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Special Interest Forums => Science, Space & Technology => Topic started by: Kiwithrottlejockey on February 17, 2017, 10:10:31 am

Post by: Kiwithrottlejockey on February 17, 2017, 10:10:31 am

from Fairfax NZ....

New Zealand actually sits on a continent called Zealandia,
it's just that most of it is under water

By MICHAEL DALY | 9:15AM - Friday, 17 February 2017

(http://i378.photobucket.com/albums/oo227/Kiwithrottlejockey/News/20170217_1487276135738sa_zpssmnormbb.jpg~original) (https://resources.stuff.co.nz/content/dam/images/1/h/a/i/e/0/image.related.StuffLandscapeSixteenByNine.620x349.1hahl1.png/1487276135738.jpg)
Zealandia is large and separate enough to be considered an actual continent.
 — Illustration: Geological Society of America.

IT turns out New Zealand isn't a couple of small islands at the bottom of the world. It's actually a continent — most of which just happens to be under the sea.

The case for Zealandia is made in a paper (https://www.geosociety.org/gsatoday/archive/27/3/article/GSATG321A.1.htm) with considerable input from GNS Science, published in GSA Today, the journal of The Geological Society Of America.

According to the authors, Zealandia and Australia come remarkably close to each other across the Cato Trough, off the coast of Queensland.

(http://i378.photobucket.com/albums/oo227/Kiwithrottlejockey/News/20170217_1487276135738sb_zps9uxuna0g.jpg~original) (https://resources.stuff.co.nz/content/dam/images/1/h/a/i/c/c/image.related.StuffLandscapeSixteenByNine.620x349.1hahl1.png/1487276135738.jpg)
Ninety-four percent of Zealandia is under the sea.
 — Illustration: Geological Society of America.

At that point the continental crusts of the two continents are just 25km apart.

Altogether Zealandia covers about 4.9 million km, of which 94 percent is underwater.

The authors contend the data shows a substantial part of the southwest Pacific consists of a continuous expanse of continental crust.

It is large and separate enough to be considered an actual continent.

“This is not a sudden discovery but a gradual realisation; as recently as 10 years ago we would not have had the accumulated data or confidence in interpretation to write this paper,” the authors say.

(http://i378.photobucket.com/albums/oo227/Kiwithrottlejockey/News/20170217_1487276135738s_zealandia_zpsq4lcauju.jpg~original) (http://static.stuff.co.nz/files/zealandia.jpg)

Zealandia has a continental crust thickness ranging from 10-30km, getting up to more than 40km under parts of the South Island.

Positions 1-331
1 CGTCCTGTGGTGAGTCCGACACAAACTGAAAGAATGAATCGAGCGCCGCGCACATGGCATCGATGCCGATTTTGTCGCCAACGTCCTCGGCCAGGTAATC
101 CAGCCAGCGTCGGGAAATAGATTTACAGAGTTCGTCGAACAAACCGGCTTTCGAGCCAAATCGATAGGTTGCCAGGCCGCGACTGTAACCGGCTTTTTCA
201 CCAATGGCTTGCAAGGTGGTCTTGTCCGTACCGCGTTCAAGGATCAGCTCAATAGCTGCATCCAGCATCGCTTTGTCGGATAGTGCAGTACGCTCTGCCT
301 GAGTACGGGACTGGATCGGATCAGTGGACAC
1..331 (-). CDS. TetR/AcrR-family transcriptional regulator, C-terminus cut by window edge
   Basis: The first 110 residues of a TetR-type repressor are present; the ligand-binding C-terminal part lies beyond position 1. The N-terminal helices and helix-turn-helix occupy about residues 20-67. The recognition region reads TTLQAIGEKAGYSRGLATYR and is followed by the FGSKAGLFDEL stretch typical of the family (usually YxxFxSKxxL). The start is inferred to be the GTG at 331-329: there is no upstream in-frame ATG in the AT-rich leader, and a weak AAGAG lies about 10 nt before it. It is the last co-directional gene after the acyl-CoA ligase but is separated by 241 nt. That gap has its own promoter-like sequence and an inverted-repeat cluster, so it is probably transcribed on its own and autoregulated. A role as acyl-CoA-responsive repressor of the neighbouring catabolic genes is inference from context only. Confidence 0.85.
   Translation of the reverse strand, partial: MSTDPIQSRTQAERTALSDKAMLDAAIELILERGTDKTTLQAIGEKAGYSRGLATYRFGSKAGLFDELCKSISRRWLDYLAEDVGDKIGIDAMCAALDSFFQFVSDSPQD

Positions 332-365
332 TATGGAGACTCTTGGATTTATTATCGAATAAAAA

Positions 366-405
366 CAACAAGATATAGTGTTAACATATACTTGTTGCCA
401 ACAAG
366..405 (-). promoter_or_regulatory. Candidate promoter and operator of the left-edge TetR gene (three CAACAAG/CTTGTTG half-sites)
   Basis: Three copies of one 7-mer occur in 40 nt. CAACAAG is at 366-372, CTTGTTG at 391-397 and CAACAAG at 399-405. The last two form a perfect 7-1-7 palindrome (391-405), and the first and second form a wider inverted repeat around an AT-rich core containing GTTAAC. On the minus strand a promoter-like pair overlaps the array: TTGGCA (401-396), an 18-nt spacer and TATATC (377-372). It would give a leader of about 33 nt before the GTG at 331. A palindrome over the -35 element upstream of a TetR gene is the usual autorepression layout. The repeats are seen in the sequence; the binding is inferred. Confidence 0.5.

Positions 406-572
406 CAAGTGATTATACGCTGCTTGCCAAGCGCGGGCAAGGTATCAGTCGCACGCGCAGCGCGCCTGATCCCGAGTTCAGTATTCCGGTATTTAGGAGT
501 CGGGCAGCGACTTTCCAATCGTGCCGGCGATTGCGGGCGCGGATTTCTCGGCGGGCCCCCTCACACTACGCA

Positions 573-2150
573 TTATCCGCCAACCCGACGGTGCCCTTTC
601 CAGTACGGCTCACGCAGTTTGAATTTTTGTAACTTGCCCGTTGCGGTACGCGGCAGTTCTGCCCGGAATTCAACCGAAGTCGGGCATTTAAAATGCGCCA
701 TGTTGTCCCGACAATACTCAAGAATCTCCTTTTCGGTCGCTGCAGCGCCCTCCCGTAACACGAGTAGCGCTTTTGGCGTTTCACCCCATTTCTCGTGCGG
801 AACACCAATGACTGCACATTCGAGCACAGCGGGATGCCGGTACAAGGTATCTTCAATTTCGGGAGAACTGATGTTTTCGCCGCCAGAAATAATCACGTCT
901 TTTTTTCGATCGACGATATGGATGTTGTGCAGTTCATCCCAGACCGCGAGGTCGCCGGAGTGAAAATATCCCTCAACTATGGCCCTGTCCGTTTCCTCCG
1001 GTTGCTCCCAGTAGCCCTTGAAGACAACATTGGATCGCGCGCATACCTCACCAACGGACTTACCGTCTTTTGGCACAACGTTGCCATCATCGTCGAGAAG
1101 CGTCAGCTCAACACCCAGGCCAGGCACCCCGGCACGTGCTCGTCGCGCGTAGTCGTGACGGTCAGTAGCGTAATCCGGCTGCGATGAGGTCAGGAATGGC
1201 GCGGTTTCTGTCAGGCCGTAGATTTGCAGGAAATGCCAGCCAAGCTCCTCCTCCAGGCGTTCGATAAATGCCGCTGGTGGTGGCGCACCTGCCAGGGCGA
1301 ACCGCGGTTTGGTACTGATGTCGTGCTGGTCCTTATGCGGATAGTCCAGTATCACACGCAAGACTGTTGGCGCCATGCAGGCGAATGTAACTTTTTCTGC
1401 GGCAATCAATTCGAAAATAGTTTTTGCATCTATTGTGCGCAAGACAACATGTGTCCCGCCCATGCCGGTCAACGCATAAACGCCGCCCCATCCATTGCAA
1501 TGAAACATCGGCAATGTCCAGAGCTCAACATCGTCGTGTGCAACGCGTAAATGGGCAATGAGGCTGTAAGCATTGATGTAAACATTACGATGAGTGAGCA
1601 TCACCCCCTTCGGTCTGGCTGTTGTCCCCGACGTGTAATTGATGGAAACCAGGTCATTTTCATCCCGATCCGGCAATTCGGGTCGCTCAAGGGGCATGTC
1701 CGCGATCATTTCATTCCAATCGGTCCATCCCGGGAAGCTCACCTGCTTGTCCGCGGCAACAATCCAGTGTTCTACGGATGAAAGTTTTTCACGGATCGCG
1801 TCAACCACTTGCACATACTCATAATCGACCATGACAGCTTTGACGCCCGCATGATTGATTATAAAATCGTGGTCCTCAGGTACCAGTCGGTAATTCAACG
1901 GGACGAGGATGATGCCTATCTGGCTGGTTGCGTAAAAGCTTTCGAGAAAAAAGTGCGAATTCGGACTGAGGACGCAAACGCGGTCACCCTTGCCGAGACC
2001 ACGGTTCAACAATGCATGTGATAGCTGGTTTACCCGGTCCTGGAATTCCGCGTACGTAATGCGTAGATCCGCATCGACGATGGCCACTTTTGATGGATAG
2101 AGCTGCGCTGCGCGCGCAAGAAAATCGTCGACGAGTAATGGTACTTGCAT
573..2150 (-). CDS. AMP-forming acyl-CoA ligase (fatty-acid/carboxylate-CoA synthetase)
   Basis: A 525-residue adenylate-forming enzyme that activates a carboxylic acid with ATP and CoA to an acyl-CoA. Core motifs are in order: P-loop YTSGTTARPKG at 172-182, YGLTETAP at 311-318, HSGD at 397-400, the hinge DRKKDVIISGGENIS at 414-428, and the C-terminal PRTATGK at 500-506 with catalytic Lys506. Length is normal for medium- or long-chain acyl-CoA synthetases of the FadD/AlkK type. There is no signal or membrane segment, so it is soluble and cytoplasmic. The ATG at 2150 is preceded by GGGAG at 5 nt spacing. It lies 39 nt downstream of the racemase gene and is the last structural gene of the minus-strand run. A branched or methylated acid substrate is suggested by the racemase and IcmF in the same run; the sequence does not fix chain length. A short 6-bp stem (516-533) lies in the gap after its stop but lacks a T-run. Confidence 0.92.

While most of it is thinner than the 30-46km typical of most continents, it is everywhere thicker than the crust of the ocean basins, which is around 7km.

“Being more than 1 million sq km in area, and bounded by well-defined geologic and geographic limits, Zealandia is, by our definition, large enough to be termed a continent,” the paper says.

It is 12x bigger than Mauritia and 6x bigger than Madagascar, and about the same area as greater India. It is not unique among continents in being mostly submerged. “An ice-free, isostatically corrected West Antarctica would also largely be submerged.”

Zealandia once made up about 5 percent of the area of Gondwana, from which it started to separate as a ribbon continent about 4,000km long, the paper says. It has since gone through substantial deformation to end up in its present shape and position.

“Based on various lines of geological and geophysical evidence, particularly those accumulated in the last two decades, we argue that Zealandia is not a collection of partly submerged continental fragments but is a coherent 4.9 Mkm2 continent,” the authors say.

“Currently used conventions and definitions of continental crust, continents, and microcontinents require no modification to accommodate Zealandia.”

The name Zealandia was first proposed by geophysicist Bruce Luyendyk in 1995 as a collective name for New Zealand, the Chatham Rise, Campbell Plateau, and Lord Howe Rise.

As well as GNS staff who contributed to the paper, other authors come from Victoria University, the University of Sydney and the Service Geologique de Nouvelle Caledonie.


Read more on this topic:

 • Searching for the lost continent of Zealandia (http://www.stuff.co.nz/national/31306)

http://www.stuff.co.nz/science/89508997 (http://www.stuff.co.nz/science/89508997)